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Remembering Julius Chambers

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Hundreds in Charlotte said goodbye to a civil rights icon.

Attorney Julius Chambers was a champion for the disenfranchised who fought racial segregation all the way to the US Supreme Court.

The doors of Friendship Missionary Baptist were open to some of Charlotte's best known faces who showed up to say good bye to civil rights attorney Julius Chambers.

Former Charlotte Mayor Richard Vinroot said Chambers help shape the city's character.

"He's essentially helped us do the right thing many years the city and desegregate our community and our systems," Vinroot said." He's at the forefront of what's good and right about Charlotte."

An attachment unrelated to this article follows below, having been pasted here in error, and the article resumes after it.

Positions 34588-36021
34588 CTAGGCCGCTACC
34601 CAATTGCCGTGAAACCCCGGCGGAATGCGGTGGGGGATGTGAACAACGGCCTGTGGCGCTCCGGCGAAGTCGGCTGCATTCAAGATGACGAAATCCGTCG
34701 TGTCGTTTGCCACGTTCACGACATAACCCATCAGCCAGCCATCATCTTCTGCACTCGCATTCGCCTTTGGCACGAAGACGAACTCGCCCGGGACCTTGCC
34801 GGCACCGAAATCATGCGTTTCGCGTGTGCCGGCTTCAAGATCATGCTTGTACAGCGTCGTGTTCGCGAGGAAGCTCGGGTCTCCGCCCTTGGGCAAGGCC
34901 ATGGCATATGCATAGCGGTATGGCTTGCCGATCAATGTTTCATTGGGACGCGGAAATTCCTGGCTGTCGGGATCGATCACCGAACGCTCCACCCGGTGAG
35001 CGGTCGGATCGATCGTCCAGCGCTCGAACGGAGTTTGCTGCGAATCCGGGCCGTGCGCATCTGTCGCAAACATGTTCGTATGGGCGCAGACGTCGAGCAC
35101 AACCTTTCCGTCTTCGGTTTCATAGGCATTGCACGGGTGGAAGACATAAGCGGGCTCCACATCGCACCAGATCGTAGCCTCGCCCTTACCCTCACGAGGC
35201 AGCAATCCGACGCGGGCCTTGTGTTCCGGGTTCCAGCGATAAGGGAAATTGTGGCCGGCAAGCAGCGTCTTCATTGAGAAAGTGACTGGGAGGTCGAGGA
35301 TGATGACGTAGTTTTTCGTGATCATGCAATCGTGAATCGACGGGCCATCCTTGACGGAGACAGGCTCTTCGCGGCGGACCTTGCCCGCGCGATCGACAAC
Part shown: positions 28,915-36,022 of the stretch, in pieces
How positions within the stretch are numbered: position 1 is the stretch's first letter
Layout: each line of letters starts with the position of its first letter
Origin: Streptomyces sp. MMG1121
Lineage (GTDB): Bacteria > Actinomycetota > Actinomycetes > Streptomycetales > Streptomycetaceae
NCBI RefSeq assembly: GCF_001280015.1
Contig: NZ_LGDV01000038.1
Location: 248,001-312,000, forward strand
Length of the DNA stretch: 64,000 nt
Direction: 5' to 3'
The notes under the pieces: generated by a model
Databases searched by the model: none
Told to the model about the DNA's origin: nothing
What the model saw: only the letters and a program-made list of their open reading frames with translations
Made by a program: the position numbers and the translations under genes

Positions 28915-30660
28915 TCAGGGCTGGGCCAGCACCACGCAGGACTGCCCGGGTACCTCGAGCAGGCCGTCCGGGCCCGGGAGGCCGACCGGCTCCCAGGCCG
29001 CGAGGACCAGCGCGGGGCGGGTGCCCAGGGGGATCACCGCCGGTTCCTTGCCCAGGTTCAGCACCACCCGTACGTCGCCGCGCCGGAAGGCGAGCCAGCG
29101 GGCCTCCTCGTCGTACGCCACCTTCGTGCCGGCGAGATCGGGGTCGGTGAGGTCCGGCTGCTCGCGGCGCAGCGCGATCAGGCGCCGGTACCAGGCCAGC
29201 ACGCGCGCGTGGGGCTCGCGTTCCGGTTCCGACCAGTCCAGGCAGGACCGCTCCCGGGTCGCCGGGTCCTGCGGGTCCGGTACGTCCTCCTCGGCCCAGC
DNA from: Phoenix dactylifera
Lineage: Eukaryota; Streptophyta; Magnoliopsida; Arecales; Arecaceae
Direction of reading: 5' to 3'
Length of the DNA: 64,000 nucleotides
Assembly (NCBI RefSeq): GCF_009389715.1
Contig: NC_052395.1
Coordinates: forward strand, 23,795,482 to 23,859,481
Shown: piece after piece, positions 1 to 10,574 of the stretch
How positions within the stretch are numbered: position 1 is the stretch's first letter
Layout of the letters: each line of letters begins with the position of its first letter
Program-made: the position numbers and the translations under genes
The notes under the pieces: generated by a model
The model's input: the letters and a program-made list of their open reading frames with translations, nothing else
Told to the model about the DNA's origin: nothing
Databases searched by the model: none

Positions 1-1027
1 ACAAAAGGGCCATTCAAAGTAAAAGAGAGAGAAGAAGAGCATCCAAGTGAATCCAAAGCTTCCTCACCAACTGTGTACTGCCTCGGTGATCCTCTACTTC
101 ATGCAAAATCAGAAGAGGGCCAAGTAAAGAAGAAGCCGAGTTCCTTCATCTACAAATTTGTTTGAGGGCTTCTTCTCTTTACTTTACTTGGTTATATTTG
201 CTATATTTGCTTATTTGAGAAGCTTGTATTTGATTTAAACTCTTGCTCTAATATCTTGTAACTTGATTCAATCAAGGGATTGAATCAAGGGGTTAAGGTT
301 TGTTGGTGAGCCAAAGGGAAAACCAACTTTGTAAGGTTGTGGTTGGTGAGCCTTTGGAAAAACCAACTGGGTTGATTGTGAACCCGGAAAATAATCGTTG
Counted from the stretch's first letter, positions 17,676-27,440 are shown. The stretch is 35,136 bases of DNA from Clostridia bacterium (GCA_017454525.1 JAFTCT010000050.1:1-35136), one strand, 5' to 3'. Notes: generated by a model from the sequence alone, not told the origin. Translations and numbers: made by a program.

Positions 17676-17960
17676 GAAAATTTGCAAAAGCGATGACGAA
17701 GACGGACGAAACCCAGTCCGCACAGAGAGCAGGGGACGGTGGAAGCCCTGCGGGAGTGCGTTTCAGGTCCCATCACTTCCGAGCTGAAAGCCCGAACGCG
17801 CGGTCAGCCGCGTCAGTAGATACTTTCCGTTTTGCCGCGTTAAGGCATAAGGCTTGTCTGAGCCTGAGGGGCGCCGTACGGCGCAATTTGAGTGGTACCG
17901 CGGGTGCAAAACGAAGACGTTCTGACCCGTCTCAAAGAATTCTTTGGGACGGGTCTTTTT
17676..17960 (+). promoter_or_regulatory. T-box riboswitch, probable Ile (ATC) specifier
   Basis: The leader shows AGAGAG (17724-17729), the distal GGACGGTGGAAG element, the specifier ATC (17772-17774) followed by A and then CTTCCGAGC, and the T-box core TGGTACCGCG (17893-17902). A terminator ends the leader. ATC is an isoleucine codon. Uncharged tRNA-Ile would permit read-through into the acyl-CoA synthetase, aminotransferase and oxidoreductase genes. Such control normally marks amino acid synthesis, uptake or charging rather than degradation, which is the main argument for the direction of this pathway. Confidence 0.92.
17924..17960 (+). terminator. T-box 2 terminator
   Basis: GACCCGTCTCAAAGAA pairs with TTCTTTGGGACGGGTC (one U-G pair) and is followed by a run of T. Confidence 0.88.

Not just politicians, but praise also came from those in the civil rights arena.

NAACP President Reverend William Barber was among many admirers.

"We're gonna imitate him by continuing to fight for justice, fight for equality, and fight for voting rights," he said.

While the service took on the look of a who's who gathering, it was his past and present law partners who offered a tribute that applauded for Chambers assisting those needing to improve their station in life.

"The greatest honor we can pay to Chambers is to live out his commitment for equal justice for all," Senior Partner James Ferguson said. 

Removing the barriers of segregation in the Charlotte Mecklenburg School System is what he'll be remembered for locally by winning the Swann case.

Bishop George Battle is a former CMS Board Chairman.

"Scores of kids got opportunities that they would not have had, " Battle said.

North Carolina's Attorney General was among those admiring his progressive nature.

"It's important to keep moving NC forward and Chancellor Chambers, Attorney Chambers would want us to keep doing that," Cooper said.

Chambers died last Friday at age 76.

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